Posted January 28, 2021
Certain Demand Pockets Will Lead the Recovery of the Lodging Industry
Over 100 years ago, E.M. Statler, father of the modern hotel industry, was quoted as saying “There are three things that make a hotel famous – location, location, location.”
A century later, as the hotel industry struggles to recover from the decimation caused by a pandemic, Statler’s prophetic statement could not be more meaningful.
RevPAR continues to average around -50% nationally and much worse in places most impacted by COVID-19 like New York City and Hawaii. Although most agree that macro trends will remain depressed for an extended period, it is important to consider that it is not that bad everywhere and that the vaccine roll-out is beginning to have its intended impact. There are sub-segments and localized pockets of demand that are proving to be more resilient, allowing them to recover more quickly. Examples of these “early mover” venues include specific submarkets benefitting from disproportionate exposure to:
- Non-discretionary demand related to medical, military, government facilities and other essential operations.
- Need-based demand related to university and college student housing, distance learning, COVID-19 treatment, healthcare staff, remote working, and other dislocations.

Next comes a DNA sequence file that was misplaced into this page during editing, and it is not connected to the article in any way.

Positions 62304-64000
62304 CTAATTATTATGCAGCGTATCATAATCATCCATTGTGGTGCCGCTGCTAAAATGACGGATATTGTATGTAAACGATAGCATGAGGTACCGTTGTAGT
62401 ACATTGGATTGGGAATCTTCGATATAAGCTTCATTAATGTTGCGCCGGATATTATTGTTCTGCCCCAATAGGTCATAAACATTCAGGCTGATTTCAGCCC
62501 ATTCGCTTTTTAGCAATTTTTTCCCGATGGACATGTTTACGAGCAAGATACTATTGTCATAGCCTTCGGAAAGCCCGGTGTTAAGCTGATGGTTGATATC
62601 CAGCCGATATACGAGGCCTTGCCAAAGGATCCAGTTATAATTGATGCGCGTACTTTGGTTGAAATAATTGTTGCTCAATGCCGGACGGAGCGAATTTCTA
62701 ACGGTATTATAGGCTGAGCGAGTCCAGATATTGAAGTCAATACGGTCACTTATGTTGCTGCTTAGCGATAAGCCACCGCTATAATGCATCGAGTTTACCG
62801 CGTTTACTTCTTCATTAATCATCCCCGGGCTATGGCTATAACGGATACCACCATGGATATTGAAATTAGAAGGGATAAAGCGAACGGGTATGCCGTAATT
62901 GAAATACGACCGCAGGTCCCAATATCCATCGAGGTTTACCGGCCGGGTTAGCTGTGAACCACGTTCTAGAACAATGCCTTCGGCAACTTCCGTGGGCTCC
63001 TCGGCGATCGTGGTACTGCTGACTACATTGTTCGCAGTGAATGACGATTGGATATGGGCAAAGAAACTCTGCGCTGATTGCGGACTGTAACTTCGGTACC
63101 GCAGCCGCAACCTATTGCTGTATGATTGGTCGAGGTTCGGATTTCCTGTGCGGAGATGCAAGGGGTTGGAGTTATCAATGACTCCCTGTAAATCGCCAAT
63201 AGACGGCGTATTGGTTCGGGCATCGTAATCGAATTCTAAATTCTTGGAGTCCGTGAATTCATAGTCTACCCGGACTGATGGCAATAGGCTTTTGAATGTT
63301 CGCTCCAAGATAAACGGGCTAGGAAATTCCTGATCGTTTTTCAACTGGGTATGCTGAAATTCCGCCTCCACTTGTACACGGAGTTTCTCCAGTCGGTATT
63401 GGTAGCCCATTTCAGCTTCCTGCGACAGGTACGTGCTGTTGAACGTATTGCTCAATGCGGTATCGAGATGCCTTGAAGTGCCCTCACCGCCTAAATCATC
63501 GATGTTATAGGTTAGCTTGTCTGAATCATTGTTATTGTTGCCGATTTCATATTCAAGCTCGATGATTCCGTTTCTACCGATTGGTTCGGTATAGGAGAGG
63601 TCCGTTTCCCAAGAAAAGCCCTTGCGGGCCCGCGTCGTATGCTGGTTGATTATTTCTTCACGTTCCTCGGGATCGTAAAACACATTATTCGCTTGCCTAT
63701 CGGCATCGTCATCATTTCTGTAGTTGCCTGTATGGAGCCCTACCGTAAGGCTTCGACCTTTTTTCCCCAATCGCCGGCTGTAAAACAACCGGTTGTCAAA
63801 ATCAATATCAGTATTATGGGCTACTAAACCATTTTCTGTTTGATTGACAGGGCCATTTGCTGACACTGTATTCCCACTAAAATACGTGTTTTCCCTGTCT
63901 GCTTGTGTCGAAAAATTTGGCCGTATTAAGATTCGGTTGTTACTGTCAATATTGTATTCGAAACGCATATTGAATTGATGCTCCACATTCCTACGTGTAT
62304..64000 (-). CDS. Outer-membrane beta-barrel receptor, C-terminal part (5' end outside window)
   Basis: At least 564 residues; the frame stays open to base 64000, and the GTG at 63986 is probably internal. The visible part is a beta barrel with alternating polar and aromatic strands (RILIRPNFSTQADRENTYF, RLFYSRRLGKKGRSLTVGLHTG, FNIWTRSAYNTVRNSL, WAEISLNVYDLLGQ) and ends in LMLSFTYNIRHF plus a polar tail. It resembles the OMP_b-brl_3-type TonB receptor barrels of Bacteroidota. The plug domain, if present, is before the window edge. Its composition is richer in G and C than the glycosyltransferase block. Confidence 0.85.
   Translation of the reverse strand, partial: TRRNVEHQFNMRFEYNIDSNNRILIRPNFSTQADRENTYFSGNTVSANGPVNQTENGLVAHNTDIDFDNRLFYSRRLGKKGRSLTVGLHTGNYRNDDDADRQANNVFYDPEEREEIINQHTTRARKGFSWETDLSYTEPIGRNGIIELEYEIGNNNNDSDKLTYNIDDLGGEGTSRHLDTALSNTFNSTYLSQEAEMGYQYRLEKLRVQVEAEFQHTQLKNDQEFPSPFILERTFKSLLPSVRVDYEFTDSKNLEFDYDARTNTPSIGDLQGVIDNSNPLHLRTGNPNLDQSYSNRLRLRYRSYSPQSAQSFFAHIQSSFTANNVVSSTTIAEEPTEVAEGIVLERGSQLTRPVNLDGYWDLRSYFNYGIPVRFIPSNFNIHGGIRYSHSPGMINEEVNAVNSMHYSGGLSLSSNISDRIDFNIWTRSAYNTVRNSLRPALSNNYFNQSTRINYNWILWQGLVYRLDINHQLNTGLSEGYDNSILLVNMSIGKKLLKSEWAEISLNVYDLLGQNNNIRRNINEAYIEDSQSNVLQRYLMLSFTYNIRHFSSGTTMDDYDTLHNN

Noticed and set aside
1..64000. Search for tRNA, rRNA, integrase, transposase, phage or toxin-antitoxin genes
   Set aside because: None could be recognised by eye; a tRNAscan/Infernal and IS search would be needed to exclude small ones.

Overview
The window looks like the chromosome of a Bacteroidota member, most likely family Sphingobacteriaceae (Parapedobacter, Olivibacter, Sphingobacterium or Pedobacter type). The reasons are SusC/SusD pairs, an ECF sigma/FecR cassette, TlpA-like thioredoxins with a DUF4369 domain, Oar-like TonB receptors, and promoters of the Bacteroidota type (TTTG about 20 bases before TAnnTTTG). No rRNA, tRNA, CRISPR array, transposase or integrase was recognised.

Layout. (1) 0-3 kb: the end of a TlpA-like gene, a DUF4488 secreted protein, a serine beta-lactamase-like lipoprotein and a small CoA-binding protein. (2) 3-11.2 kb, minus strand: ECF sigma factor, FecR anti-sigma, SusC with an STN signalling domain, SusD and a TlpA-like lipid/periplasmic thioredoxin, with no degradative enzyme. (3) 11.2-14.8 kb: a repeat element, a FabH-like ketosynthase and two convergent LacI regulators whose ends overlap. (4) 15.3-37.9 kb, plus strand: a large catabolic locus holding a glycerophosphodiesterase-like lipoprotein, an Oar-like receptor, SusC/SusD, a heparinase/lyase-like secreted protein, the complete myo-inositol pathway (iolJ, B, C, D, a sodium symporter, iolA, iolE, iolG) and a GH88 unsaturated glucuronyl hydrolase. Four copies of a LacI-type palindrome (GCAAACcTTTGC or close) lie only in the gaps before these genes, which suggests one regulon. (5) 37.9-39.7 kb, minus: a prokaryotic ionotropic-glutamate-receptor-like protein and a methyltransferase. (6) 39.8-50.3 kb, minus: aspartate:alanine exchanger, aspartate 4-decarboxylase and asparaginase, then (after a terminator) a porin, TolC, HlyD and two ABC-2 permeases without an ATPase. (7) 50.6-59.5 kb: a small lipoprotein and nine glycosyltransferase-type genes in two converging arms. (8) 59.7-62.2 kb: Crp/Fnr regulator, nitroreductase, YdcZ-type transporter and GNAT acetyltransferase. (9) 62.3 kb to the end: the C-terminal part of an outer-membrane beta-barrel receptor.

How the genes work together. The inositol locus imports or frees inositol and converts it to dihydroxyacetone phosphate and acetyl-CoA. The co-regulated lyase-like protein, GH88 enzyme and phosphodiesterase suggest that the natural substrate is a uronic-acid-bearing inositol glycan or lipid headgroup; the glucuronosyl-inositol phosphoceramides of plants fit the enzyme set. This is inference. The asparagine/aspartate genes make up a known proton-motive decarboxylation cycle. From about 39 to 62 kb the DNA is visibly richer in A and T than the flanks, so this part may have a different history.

- Logistics, ground transportation and distribution infrastructure.
- Drive-to leisure submarkets with coastal or other low-density locations providing ample outdoor amenities.
Submarkets that may be weak today but have the potential to recover quickly include those with demand generators that have been abnormally suppressed because of travel bans, quarantines and business restrictions specifically impacting local businesses. As conditions improve and restrictions are lifted, hotels and resorts in these submarkets should benefit from the accelerated return of displaced and pent-up demand. Examples include markets that encompass:
- Drive-to leisure submarkets with more dependence on restaurants, entertainment, and retail.
- Elective medical procedure and out-patient campuses.
- Construction sites and infrastructure projects.
- Leisure attractions and recreational activities such as golf resorts, amusement parks that are reopening or increasing capacity, ski areas, boating and fishing.
- Lower-density suburban office campuses with a focus on medical, life science, biotech, research and technology.
Although a full recovery of the lodging industry might be years in the making, many locations and submarkets will improve markedly faster than others. The smarter investors have given up on looking for the elusive buy at a 30% to 40% discount. Instead, they are actively acquiring for hotels in submarkets with pockets of demand that have proven to be more stable and those most likely to rebound quickly as the impact of the pandemic recedes. Appropriately underwriting these early mover investment opportunities through this lens may prove a worthwhile strategy since these investments will quickly deliver early in a recovery.